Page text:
Biological products also work by breaking down or "digesting" nutrients within a pond or lake. Aquatic bacteria consume and absorb nutrients making them less available for nuisance algae and weed growth. Supplementing a pond or lake with high concentrations of these beneficial bacteria accelerates the natural processes of nutrient consumption and cycling within a resource. Reduction of excess nutrients shifts the biological community structure towards more balanced biological diversity, including “good” algae, diatoms, zooplankton and fish. As other organisms feed on the beneficial bacteria, nutrients are directed towards the animal food web, leaving less for algae and weeds to use for growth.

    In addition, controlling external sources of nutrients to your water resource is important. Introducing a beneficial vegetative buffer around the shoreline can help absorb runoff from surrounding areas. Preventing grass clippings, leaves and debris from collecting in the waterbody reduces the nutrient influx from this organic material. Switching to low phosphate, slow-release fertilizers near resources, or stopping fertilizer use altogether within the watershed helps limit what enters the water. It is also beneficial to limit the presence of geese and be sure not to overfeed fish.

    As always, it is important to assess water chemistry of every aquatic resource, especially if there is a problem that may likely be due to a nutrient imbalance. A water quality assessment will provide the information needed to determine the best solution for or “work-out routine” to manage nutrients and get your pond or lake back into great shape.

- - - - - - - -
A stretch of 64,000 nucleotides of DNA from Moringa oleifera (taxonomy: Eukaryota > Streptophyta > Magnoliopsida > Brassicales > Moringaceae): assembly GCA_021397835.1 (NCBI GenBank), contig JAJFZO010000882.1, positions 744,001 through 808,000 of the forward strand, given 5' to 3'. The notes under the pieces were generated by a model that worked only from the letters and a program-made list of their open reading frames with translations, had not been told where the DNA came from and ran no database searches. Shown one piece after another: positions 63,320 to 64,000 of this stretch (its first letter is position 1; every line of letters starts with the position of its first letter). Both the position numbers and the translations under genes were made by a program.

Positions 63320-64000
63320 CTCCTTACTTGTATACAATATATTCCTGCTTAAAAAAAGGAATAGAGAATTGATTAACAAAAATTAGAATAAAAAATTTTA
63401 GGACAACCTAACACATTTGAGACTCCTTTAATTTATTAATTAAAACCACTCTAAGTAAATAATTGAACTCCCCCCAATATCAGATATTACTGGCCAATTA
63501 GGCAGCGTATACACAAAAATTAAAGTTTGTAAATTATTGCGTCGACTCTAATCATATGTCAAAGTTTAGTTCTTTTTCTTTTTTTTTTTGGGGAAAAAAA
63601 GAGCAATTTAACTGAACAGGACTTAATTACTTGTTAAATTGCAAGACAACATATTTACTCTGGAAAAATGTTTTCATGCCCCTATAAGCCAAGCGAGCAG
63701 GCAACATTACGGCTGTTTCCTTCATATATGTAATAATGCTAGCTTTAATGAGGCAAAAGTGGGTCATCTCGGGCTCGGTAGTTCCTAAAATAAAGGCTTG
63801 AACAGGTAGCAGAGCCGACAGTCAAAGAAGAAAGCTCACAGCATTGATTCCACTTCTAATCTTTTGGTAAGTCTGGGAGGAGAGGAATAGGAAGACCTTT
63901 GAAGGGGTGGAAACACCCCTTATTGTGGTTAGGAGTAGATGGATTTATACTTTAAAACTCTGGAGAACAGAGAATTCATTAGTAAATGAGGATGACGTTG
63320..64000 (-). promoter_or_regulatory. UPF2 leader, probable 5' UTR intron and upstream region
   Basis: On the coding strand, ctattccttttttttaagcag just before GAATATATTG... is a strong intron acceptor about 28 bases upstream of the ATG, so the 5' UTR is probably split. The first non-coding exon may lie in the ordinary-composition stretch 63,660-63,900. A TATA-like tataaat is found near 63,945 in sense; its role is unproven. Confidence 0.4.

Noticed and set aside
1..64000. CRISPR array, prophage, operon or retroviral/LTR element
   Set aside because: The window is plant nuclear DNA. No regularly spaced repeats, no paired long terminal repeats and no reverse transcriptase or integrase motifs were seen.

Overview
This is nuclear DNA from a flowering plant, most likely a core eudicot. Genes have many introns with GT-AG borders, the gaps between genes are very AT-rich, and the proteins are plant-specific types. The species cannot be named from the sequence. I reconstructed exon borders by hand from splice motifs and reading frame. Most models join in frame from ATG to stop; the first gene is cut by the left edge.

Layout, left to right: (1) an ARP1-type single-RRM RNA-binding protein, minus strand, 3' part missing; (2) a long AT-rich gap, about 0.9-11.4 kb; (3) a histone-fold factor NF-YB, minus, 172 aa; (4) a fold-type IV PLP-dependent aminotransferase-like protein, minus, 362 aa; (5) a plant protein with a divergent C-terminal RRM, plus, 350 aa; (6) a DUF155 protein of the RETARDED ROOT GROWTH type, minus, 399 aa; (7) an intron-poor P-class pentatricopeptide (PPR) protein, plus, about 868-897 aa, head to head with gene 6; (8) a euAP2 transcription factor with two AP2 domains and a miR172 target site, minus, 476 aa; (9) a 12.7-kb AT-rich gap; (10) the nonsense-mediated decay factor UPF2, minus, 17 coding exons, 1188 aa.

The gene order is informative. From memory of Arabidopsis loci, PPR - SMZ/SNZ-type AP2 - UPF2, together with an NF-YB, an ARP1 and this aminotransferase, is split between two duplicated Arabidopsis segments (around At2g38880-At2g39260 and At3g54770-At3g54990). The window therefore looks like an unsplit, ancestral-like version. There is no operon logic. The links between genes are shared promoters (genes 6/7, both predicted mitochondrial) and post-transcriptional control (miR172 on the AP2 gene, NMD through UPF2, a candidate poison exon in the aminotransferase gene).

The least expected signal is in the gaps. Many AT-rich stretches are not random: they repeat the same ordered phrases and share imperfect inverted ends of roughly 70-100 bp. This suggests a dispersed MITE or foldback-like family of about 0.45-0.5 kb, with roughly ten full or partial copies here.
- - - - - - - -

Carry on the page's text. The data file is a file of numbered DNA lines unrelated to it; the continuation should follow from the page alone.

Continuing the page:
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    Contact the experts at 888-480-LAKE (5253) for all of your lake, pond, wetland and fisheries management needs. 

    erin-stewart-webErin Stewart is an aquatic biologist and regional leader based in Colorado. She has managed lakes and ponds in the region since 2008. Erin has in-depth knowledge of water quality and its impacts to fisheries and the overall health of local aquatic environments. Erin has interests in aeration design, fisheries management and wetlands restoration. She has also worked on several projects involving the management of cyanobacteria in drinking water reservoirs and recreational lakes in Colorado. 

    SOLitude Lake Management is a nationwide environmental firm committed to providing sustainable solutions that improve water quality, enhance beauty, preserve natural resources and reduce our environmental footprint. SOLitude’s team of aquatic resource management professionals specializes in the development and execution of customized lake, pond, wetland and fisheries management programs that include water quality testing and restoration, nutrient remediation, algae and aquatic weed control, installation and maintenance of fountains and aeration systems, bathymetry, mechanical harvesting and hydro-raking, lake vegetation studies, biological assessments, habitat evaluations, and invasive species management. Services and educational resources are available to clients nationwide, including homeowners associations, multi-family and apartment communities, golf courses, commercial developments, ranches, private landowners, reservoirs, recreational and public lakes, municipalities, drinking water authorities, parks, and state and federal agencies. SOLitude Lake Management is a proud member of the Rentokil Steritech family of companies in North America.

    Topics: Aquatic Weeds and Algae, Pond Management Best Practices